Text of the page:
For August's CDI Monthly Meeting, we heard a presentation on integrating short-term climate forecast into a restoration management support tool, and had our first session of the CDI Pop-Up Lab.
For more information, questions and answers from the presentation, and a recording of the meeting, please visit the CDI wiki.
Look out for Machine Learning Mondays: a weekly course on image analysis using machine learning. Dan Buscombe will be offering this course covering image recognition, object recognition, image segmentation, and semi-supervised image classification. The course is targeted at USGS employees and contractors in the fields of satellite aerial imaging, image analysis, geospatial analysis, machine learning software development. The course is only available to those with a USGS email, at no charge. Experience in Python and the command line interface are recommended as a pre-requisite.
Alternate text: slide summarizing the goals of a short-term soil moisture forecaster and resulting example heat maps of the U.S.
The goal of this FY19 project is to create a link between data and how it can be used in a management context. Climate forecasts are typically spatially or temporally coarse data, while managers need more temporally fine and site-specific data. For example, the success of seeding and planting rely on short-term monthly and seasonal climate that occurs immediately after seeding and planting. There is a 90% failure rate for seeding and planting in the western U.S.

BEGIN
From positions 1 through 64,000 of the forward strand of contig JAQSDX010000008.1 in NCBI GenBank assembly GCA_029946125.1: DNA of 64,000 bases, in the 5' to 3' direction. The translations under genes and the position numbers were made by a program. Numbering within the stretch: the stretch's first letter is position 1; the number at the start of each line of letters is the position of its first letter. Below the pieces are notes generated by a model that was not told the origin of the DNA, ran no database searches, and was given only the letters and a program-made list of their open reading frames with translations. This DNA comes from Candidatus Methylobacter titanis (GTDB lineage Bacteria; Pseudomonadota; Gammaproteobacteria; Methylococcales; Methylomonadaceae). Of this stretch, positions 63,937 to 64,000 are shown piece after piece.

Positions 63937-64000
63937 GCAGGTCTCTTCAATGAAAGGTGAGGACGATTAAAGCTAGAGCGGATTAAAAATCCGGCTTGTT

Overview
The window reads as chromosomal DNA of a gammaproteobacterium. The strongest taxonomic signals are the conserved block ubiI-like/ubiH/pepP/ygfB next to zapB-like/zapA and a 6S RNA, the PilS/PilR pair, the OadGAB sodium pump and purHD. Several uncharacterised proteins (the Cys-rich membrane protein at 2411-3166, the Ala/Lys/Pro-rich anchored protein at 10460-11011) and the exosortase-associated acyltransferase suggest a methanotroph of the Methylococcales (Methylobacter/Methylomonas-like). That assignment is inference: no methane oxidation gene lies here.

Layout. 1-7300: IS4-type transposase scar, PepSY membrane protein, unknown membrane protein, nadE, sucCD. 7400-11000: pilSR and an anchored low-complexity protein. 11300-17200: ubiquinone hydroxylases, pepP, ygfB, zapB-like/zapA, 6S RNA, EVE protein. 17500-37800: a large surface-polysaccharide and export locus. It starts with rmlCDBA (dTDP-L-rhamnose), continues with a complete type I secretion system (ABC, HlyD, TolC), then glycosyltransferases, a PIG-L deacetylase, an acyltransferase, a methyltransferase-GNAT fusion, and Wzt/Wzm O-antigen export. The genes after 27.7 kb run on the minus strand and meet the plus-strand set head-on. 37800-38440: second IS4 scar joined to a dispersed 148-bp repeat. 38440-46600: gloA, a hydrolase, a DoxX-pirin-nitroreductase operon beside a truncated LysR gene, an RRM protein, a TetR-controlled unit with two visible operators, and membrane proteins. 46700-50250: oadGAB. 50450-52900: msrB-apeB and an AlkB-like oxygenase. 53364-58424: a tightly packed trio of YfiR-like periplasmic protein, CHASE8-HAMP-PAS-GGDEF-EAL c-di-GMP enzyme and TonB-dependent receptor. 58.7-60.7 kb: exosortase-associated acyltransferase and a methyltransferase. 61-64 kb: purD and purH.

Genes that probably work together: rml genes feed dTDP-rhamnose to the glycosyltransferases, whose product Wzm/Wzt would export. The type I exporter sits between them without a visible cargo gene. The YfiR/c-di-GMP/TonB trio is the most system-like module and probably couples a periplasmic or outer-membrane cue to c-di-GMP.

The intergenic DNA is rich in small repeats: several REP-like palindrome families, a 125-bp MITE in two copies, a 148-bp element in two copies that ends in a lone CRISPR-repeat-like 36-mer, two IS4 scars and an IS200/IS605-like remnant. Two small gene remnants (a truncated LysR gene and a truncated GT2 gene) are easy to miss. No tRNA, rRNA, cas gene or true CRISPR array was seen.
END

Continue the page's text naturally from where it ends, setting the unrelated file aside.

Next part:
The project facilitates the link between climate data/climate knowledge and management need by creating a short term moisture forecaster application. In the western U.S., water is a limiting factor and drought is a natural part of ecosystem, and expected to be exacerbated further in the coming years. For managers, seeding/planting and drought are connected, and managers are in need of more information on climate forecast for after they seed or plant. Climate knowledge for this use case generates probabilities on whether conditions will be hotter or colder and dryer or wetter. This is coarse information that needs translation so managers can use it.
The SOILWAT2 model is essentially a translation tool, wherein the user provides the model info on a specific site (climate, vegetation, soil), and the model output will provided probabilities on where water moves on a daily basis and measurements of soil moisture at different depths. The National Weather Service provides one prediction for each of 102 regions for a time period, but this multi-month forecast data is very coarse.
The application team is currently developing code to synthesize short term climate predictions to a finer temporal and spatial scale in order to derive a better soil moisture model.
Spatially and temporally refining this data was a challenge. A Jupyter Notebook that details the steps the project team took is available to USGS employees: https://code.chs.usgs.gov/candrews/shorttermdroughtforecaster.
A quick summary of the process: